Overcrowding, Flight Delays, And Staffing Shortages Ruin Summer Air Travel
The overcrowding, flight delays, and staffing shortages ruin summer air travel and experts are worried. The current situation of U.S. air travel is being hindered by these issues and these challenges are occurring at a time when industry analysts had anticipated a return to normality following years of delays caused by the pandemic.
The prevailing conditions have contributed to what several passengers and industry professionals have characterized as an unpleasant summer travel season.
This year, air traffic has increased significantly, with passenger numbers exceeding pre-pandemic levels. Overcrowding has resulted, making flying increasingly unpleasant for millions of people.
The Transportation Security Administration (TSA) reported a single-day peak for US air travel on June 30, with more than 2.88 million passengers going through TSA checkpoints at airports around the country.
COPYRIGHT_JANE: Published on https://www.janeresture.com/overcrowding-flight-delays-and-staffing-shortages-ruin-summer-air-travel/ by Jane Resture on 2023-09-05T05:31:22.139Z
The US Department of Transportation said that US airlines transported 81.8 million scheduled domestic and international passengers in May, the most recent month for which data is available. Meanwhile, the load factor for scheduled flights for US airlines averaged 85.1% in May, slightly shy of 86.2% in the same month in 2019, before the epidemic.
Flight cancellations and delays have been a source of frustration for passengers this summer, and they may break last year's record. Earlier this summer, severe weather and wildfire smoke caused thousands of flight cancellations in the Northeast, while Hurricane Idalia's late August landfall in Florida disrupted flights across the Southeast.
So far in 2023, the proportion of on-time flights reported by the Department of Transportation has averaged just 76.5%, marginally higher than last year's record low of 76.25%, based on data dating back to 2014.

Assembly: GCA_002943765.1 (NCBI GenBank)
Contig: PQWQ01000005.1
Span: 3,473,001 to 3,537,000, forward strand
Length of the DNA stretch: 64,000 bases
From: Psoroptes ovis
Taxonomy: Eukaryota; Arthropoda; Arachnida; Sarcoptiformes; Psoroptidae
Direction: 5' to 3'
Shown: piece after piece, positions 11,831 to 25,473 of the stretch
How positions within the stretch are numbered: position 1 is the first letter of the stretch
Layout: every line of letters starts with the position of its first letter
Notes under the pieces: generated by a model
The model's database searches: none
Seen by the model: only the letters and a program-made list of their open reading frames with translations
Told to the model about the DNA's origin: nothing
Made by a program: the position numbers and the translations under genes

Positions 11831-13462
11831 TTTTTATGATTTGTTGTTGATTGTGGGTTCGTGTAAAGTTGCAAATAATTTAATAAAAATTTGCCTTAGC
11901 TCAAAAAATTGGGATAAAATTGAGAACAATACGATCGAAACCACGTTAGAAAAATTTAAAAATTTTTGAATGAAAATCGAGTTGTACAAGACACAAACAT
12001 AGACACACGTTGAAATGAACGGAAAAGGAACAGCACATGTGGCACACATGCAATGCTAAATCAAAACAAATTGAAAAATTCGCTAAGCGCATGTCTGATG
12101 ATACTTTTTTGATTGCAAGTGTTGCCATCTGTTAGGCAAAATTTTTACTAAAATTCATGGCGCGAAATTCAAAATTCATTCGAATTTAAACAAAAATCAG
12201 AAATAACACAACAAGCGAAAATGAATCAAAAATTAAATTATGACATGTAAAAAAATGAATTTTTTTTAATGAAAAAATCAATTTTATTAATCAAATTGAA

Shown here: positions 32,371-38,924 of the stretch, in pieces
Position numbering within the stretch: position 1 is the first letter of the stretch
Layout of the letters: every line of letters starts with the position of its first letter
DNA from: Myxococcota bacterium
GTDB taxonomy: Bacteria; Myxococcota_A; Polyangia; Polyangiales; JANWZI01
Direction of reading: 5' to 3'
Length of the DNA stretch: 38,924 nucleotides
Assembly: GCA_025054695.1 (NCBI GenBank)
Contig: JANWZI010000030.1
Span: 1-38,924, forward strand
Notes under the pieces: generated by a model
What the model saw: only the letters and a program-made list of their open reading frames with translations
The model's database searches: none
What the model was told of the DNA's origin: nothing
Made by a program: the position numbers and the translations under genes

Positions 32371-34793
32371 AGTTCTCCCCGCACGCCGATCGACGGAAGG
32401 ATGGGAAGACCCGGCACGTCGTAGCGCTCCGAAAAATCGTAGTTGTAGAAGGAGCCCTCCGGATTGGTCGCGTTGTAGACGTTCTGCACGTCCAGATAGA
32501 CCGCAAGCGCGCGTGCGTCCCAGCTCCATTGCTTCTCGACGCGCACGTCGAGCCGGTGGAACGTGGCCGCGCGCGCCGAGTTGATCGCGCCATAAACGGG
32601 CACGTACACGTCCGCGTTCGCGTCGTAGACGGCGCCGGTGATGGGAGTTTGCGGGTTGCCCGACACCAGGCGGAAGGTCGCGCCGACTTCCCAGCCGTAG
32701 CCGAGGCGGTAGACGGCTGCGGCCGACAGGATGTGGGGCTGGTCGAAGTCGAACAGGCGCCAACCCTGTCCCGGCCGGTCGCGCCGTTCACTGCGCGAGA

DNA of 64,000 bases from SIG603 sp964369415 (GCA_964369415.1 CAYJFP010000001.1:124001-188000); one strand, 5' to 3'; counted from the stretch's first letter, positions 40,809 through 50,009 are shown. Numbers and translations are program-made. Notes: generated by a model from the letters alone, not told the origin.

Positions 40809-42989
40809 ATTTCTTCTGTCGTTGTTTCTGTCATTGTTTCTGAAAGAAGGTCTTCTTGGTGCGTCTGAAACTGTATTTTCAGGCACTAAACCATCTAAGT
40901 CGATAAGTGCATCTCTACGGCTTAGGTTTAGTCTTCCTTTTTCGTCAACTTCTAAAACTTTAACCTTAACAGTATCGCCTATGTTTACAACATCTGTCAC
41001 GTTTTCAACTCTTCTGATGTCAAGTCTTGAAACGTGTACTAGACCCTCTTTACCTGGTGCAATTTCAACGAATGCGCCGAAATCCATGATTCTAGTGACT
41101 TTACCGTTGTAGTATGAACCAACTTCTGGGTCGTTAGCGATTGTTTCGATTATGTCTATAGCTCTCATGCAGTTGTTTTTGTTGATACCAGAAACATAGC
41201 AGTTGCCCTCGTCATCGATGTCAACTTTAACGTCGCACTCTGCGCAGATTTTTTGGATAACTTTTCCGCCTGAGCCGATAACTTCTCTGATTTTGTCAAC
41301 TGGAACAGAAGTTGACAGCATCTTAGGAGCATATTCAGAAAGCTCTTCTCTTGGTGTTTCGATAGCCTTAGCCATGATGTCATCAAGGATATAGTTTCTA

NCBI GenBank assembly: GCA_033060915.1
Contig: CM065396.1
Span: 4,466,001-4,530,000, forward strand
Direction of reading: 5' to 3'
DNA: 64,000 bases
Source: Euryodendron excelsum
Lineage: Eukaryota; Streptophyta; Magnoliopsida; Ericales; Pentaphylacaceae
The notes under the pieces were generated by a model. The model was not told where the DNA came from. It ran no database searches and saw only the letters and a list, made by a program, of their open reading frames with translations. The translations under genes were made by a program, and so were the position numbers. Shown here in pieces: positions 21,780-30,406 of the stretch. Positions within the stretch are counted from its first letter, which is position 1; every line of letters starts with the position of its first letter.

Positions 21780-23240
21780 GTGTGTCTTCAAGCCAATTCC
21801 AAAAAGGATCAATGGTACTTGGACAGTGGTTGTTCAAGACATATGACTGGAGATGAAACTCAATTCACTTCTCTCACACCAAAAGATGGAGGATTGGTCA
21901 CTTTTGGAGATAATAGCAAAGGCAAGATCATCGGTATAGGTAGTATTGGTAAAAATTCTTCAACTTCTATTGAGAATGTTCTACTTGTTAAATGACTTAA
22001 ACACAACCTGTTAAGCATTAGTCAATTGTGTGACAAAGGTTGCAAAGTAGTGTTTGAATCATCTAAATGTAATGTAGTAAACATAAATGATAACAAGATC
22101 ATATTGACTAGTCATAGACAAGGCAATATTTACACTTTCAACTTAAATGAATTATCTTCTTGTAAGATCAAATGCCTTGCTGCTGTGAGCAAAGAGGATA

The airline sector is experiencing a manpower deficit, from pilots to air traffic controllers. According to consultancy Oliver Wyman, the pilot shortage will worsen over the next decade, worsened by an aging workforce and a diminishing pool of candidates—trends hastened by the pandemic.
The epidemic forced many elderly pilots to retire early, while a mandated retirement age of 65 for commercial pilots, imposed for health and public safety concerns, prevented some pilots from working longer.
Nowhere is the pilot crisis more evident than in North America, where about 8,000 pilots, or 11% of the overall pilot workforce, are now unavailable. The airline sector is expected to have 80,000 pilots short by 2032.
While recent months have been less than ideal for travelers, airlines have benefited from record reservations. Passenger revenue at United Airlines (UAL) increased 20% year on year in the fiscal quarter ended June 30, while net income more than quadrupled to $1.08 billion.
During the quarter, the firm flew an average of 2,400 daily trips, the most ever. American Airlines (AAL) CEO Robert Isom hailed his company's success in the most recent fiscal quarter, calling it a "fantastic quarter" with "historically strong levels." The airline had a remarkable load factor of 86%, which was somewhat higher than the previous industry average.
Passenger unhappiness and increasingly turbulent plane travel have prompted calls for government intervention. In July, the United States House of Representatives decisively enacted a bill to address problems in the aviation sector, which was backed by the Biden administration.
The measure dubbed the "Securing Growth and Robust Leadership in American Aviation Act," required airlines to improve traveler safety, fairly recompense customers, and provide safeguards for disabled passengers.
It also urged the FAA to enhance the employment of air traffic controllers and granted monies to update aviation infrastructure and technology. To Alleviate the looming pilot shortage, the measure increased the retirement age for commercial airline pilots from 65 to 67.